I think Paul's emphasis here is looking toward the time when we will be complete in the Lord.  We are covered by the righteousness of Jesus now, but we still have the sin nature and struggle with temptation.  We even fail along the way.  But through the Spirit (the Comforter, the Encourager, the Empowerer) by faith (being sure of what we hope for and certain of what we do not see, Heb 11:1) we look forward to the time when we will be complete in righteousness--without the sin nature, no more problem with temptation, no more questioning of our motives and intents.  We will be perfected in Jesus.

 

Gal. 5:6 For in Jesus Christ neither circumcision availeth any thing, nor uncircumcision; but faith which worketh by love.

Paul is basically saying - It doesn't matter what YOU do or don't do (circumcised or not).  What matters is what JESUS has done--it's your faith working for you, resting in His love and provision.

 

Gal. 5:7 Ye did run well; who did hinder you that ye should not obey the truth?

I guess my paraphrase here is - You were doing great; what made you think you had to change what you were doing or how you were going about it?   What made you think it was no longer truth?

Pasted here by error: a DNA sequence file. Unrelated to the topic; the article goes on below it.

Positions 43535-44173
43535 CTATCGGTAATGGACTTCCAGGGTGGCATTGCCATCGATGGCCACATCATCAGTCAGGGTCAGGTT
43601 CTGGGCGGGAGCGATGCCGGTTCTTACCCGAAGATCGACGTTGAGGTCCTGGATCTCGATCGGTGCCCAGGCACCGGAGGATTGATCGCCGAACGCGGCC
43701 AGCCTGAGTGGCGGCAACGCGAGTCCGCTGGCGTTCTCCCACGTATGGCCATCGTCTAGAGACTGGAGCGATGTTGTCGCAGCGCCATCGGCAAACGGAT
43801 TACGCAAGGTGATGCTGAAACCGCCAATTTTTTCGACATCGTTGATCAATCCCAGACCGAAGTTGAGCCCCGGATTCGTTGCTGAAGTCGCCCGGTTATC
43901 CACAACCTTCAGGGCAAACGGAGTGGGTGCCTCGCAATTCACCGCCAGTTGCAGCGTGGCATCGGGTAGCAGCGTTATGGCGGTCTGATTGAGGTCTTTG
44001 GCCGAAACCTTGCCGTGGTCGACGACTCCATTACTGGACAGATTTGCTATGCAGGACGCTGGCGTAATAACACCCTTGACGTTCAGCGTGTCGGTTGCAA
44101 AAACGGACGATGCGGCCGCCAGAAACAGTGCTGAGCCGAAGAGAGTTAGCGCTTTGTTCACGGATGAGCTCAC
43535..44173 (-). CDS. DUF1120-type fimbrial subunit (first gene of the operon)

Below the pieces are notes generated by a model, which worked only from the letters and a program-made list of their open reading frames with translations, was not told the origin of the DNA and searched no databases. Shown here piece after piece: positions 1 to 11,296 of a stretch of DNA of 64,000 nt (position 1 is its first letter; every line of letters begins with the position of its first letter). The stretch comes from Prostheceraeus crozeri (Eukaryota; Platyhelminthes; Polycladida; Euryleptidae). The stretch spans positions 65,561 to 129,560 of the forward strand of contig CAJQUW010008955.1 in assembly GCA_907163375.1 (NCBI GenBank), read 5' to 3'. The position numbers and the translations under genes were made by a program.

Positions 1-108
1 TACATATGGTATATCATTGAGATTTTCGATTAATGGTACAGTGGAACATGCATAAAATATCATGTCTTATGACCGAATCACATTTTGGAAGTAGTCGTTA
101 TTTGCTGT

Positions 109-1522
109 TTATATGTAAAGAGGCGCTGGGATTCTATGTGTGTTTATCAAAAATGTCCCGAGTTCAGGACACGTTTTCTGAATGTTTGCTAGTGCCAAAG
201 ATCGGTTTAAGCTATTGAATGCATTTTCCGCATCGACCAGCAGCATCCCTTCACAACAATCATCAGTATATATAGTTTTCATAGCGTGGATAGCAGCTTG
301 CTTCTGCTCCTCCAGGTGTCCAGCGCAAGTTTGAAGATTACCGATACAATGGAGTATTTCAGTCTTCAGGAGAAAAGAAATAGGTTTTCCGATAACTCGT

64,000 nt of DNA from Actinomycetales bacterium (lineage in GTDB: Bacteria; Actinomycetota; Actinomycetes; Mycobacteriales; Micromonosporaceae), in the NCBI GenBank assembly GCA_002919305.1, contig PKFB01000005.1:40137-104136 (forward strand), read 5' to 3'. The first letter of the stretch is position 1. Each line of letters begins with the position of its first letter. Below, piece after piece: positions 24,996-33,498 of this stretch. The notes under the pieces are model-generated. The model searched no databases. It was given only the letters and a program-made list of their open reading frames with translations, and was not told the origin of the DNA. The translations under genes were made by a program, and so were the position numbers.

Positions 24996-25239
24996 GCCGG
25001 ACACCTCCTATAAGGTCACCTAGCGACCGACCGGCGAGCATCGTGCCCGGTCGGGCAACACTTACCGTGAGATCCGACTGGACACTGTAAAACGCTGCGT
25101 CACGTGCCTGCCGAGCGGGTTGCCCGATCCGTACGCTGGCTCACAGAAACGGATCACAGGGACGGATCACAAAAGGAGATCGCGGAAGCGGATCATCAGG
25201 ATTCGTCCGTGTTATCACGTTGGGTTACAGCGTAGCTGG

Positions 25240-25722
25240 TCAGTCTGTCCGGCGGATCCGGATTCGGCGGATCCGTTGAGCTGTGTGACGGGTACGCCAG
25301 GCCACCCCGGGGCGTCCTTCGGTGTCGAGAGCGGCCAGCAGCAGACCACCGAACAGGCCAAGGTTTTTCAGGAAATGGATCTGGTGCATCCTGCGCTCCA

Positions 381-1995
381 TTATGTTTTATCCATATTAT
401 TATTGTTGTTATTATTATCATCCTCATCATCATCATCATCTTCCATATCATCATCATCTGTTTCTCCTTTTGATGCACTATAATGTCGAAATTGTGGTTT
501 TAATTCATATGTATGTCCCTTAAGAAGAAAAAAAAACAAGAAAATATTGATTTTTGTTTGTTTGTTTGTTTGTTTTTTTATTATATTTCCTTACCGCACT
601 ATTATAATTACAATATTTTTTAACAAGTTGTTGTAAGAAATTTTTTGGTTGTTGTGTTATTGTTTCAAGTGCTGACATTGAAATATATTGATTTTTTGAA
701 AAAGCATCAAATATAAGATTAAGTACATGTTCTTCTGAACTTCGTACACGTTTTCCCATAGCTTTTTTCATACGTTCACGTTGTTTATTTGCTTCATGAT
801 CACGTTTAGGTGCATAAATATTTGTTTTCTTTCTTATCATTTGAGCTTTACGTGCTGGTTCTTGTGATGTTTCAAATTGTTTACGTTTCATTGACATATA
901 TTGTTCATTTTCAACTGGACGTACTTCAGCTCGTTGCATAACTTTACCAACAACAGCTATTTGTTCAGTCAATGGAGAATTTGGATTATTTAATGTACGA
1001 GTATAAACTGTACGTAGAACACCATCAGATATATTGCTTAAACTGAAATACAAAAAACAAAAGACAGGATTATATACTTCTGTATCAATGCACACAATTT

Gal. 5:8 This persuasion cometh not of him that calleth you.

Whatever or whoever it was--it wasn't from the Lord, the one who has called you and set you apart.

 

Gal. 5:9 A little leaven leaveneth the whole lump.

Powerful truth - A LITTLE leaven leaventh the whole lump---and we know that leaven represents sin.  A little sin left unchecked and tolerated will begin to spread and spread.

 

Gal. 5:10 I have confidence in you through the Lord, that ye will be none otherwise minded: but he that troubleth you shall bear his judgment, whosoever he be.

Paul is confident that the Galatians will recognize the truth.  How is he confident?   In the Lord.  He knows that God, through the Spirit, will show them the truth (if they are seeking it).  He is also confident that the one who is trying to infiltrate them with a lie and destroy their freedom will receive his judgment.

 

Gal. 5:11 And I, brethren, if I yet preach circumcision, why do I yet suffer persecution? then is the offence of the cross ceased.

Paul is appealing to their common sense.  If I (Paul) am still preaching circumcision, why am I still being persecuted?  (My message has not changed.)  I would no longer be offensive if I no longer preached that Jesus' death on the cross is sufficient.  In other words, if I agreed that you needed something else besides the finished work of the cross, I would not be persecuted.  The fact that I am still persecuted tells you that I am still preaching the cross--Jesus.